Top Ad

Collapse

Announcement

Collapse
No announcement yet.

What makes a set of expensive scope rings so expensive? and please don't say because the prevent from scratching your scope fini

Collapse
X
 
  • Filter
  • Time
  • Show
Clear All
new posts
    Beekeeper
    ⭐⭐⭐⭐⭐

  • Beekeeper
    replied
    Reid,

    The guys gave excellent answers. Better rings are machined to more exacting tolerances than cheap ones. You pay for precision.

    Leave a comment:

  • steve182
    ⭐⭐⭐⭐⭐

  • steve182
    replied
    I would say good scope rigns are expensive because they are machined to very tight tolerances, where the cheapies have a much more liberal tolerance therefore having more potential problems. Don't cheap out, it ain't worth it.

    Leave a comment:

  • bonnier-admin_2
    ⭐⭐⭐⭐⭐

  • bonnier-admin_2
    replied
    I wished I had a dollar for every shooter I knew that put cheap rings on their rifle, spent $$$$$ on that fly in hunt or all the expenses of driving time to get there and came home empty handed! It’s funny how a person doesn’t think of the cost of one tank of gas for one hunt or the cost of going to one movie, then skimp on buying a set of rings that’s a onetime buy that costs half as much!!!

    Leave a comment:

  • MLH
    ⭐⭐⭐⭐⭐

  • MLH
    replied
    Oops! Forgot to answer your question about expense. A lot of the expense of the nicer rings is that they are machined from a single block of steel, which might be forged. The forging process makes the steel stronger but adds cost. Machining (using tools) versus casting (like making ice cubes) takes time and energy and adds cost. They also have a nicer finish which adds cost. Just calling them higher quality also justifies a higher perceived value from customers, so a higher price.

    Advantage over cheaper rings? Confidence that they are made right and will hold up. Plus they look great.

    Leave a comment:

  • jlfreeborn
    ⭐⭐⭐

  • jlfreeborn
    replied
    My M77 Hawkeye came with scope rings, and they are pretty good. I got mine from basspro. I dont know if they come with rifles from other stores or not, so check it out. You might not have to buy scope rings at all. They are "ruger" rings, by the way.

    Leave a comment:

  • MLH
    ⭐⭐⭐⭐⭐

  • MLH
    replied
    Some companies (including Talley and Leupold) make high quality, expensive aluminum rings. These are very strong. The high strength alloy they are made from is expensive, and so is the process used to make them. No need to use them unless you want to remove every ounce of weight.

    I also lap my scope rings .. except for Burris rings. Their Signature rings have synthetic inserts that do a nice job in gripping and aligning the scope without damaging it (also had the Sako version).

    Leave a comment:

  • Del in KS
    ⭐⭐⭐⭐⭐

  • Del in KS
    replied
    Reid,

    There's nothing I can add to the above. Rest my case.

    Leave a comment:

  • ishawooa
    ⭐⭐⭐⭐⭐

  • ishawooa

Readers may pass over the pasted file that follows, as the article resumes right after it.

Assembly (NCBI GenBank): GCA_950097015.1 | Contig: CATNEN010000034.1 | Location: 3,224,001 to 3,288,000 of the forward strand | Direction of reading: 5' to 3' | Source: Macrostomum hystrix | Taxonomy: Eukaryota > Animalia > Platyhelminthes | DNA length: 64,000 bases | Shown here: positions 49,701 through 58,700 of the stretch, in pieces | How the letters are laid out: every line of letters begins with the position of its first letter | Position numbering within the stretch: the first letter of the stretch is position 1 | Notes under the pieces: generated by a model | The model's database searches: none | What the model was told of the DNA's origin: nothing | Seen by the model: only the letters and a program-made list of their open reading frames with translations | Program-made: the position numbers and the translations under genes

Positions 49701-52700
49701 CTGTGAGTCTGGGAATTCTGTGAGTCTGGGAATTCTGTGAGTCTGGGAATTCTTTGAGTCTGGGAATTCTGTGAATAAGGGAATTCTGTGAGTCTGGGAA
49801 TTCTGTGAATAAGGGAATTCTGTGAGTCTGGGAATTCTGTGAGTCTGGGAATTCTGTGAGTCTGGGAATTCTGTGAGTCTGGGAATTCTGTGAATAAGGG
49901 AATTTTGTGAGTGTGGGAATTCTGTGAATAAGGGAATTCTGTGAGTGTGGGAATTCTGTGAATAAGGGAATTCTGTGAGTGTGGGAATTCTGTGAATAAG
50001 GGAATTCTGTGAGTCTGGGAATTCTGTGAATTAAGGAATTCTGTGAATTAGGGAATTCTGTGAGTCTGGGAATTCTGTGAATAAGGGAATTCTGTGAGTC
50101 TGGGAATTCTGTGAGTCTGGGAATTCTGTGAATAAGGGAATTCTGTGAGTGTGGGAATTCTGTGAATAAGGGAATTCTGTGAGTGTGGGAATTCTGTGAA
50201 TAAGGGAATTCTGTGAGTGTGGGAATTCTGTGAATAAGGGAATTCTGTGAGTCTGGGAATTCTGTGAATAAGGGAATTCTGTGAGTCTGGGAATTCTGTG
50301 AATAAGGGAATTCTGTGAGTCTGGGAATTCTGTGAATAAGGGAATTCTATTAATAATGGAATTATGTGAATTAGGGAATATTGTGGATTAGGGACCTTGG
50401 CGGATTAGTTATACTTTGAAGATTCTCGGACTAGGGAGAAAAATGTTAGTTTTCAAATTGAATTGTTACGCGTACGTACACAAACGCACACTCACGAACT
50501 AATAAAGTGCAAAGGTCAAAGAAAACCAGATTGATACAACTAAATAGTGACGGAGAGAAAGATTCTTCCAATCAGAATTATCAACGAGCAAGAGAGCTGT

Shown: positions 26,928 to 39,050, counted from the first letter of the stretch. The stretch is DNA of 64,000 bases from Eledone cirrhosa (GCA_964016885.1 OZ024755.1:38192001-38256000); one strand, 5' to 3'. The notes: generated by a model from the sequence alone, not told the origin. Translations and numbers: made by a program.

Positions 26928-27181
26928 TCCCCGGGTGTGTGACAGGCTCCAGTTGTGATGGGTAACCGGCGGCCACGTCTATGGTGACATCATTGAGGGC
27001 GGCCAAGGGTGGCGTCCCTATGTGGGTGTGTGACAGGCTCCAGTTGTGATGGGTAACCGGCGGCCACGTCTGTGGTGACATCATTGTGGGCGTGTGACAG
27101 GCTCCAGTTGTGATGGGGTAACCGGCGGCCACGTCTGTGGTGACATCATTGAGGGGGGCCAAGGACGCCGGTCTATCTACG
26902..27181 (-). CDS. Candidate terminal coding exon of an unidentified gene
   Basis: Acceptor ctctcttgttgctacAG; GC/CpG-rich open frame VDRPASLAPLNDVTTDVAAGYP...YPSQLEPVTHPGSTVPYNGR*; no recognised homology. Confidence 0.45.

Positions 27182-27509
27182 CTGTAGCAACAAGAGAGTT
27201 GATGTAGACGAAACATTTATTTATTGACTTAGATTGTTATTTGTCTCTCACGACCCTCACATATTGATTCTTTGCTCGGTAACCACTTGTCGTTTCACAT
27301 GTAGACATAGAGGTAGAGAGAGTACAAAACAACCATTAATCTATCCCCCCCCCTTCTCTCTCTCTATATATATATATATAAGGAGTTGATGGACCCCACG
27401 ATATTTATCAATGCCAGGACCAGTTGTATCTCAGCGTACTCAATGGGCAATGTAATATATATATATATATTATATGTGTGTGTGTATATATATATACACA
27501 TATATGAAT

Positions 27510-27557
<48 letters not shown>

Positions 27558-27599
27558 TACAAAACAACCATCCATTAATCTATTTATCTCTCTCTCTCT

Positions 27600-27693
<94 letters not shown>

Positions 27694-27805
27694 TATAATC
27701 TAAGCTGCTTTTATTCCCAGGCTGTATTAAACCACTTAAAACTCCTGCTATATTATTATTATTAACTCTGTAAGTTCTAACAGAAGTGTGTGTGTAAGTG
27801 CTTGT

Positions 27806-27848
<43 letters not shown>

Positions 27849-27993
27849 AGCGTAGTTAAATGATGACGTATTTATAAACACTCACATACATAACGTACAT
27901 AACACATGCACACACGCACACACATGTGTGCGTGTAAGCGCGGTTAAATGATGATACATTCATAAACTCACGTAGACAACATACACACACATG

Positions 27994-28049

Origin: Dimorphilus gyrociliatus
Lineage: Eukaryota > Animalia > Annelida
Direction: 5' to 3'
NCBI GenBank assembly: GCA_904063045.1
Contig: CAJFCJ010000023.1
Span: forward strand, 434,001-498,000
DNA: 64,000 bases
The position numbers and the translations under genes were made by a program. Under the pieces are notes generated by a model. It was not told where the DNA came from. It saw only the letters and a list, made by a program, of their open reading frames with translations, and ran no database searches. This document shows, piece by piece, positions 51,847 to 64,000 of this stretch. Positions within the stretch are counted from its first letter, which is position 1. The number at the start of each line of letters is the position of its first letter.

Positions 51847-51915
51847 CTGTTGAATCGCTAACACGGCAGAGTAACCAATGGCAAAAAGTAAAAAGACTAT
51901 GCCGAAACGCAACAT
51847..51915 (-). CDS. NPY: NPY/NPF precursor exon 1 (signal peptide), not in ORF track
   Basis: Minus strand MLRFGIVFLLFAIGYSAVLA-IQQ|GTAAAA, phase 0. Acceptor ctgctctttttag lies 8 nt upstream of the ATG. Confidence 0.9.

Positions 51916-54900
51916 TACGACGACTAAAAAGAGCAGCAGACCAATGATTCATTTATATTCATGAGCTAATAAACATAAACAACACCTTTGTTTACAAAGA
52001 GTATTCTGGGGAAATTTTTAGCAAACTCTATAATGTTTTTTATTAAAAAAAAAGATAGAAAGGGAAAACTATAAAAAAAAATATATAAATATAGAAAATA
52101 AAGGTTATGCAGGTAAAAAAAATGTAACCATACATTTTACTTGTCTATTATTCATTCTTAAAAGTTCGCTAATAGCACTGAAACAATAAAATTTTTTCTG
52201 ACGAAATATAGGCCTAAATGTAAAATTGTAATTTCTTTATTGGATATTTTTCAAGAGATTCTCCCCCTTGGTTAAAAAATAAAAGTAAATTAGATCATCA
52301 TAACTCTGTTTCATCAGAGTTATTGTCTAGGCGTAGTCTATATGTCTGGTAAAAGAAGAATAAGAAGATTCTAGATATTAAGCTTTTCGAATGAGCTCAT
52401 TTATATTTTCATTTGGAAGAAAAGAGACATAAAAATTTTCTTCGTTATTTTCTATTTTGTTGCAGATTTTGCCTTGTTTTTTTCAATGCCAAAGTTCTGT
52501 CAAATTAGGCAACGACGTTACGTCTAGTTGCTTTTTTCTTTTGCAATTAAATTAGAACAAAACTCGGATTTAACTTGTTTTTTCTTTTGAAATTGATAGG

replied
    I even lap the high end rings to obtain as perfect fit for my scopes as possible. Years ago I had to gather up the tools I needed where ever I could locate them. Wheeler now has a kit you can buy which provides everything you need at less money than buying them separately. I am not certain that all rings require laping but some certainly do and they are not particularily brand specific.
    Even though some people use cheaper rings which are usually aluminum I have never trusted the integrity of these rings because I am concerned that they will fail when I need them the most. If a horse rolls on your rifle at least maybe the strong Leupold or Talley rings won't bend. I have seen this happen a few times and addly enough the rifle still was sighted in. The best scope and rifle in the world is no better than the rings that bind them togather.

    Leave a comment:

  • Jim in Mo
    ⭐⭐⭐⭐⭐

  • Jim in Mo
    replied
    A good set of rings is worth every dime. They need to be strong and they must be concentric. If they aren't perfectly round they could permanently damage your scope. They must also sit square on your receiver. They should be threaded properly with a good set of screws that won't shear off during recoil.

    Leave a comment:

  • idduckhntr
    ⭐⭐⭐⭐⭐

  • idduckhntr
    replied
    Most of your cheaper rings are made out of alluminum and your higher end rings are steel. I would look at a set of Warnes,Burris or Leopould

    Leave a comment:

  • Reid Jones
    ⭐⭐⭐⭐

  • What makes a set of expensive scope rings so expensive? and please don't say because the prevent from scratching your scope fini

    What makes a set of expensive scope rings so expensive? and please don't say because the prevent from scratching your scope finish. obviously, but what's different about them to cheap ones? what quality do they have that others don't?

Welcome!

Collapse

Welcome to Field and Streams's Answers section. Here you will find hunting, fishing, and survival tips from the editors of Field and Stream, as well as recommendations from readers like yourself.

If this is your first visit, be sure to check out the FAQ for information on posting and navigating the forums.

And don't forget to check out the latest reviews on guns and outdoor gear on fieldandstream.com.

Right Rail 1

Collapse

Top Active Users

Collapse

There are no top active users.

Right Rail 2

Collapse

Latest Topics

Collapse

Right Rail 3

Collapse

Footer Ad

Collapse
Working...
X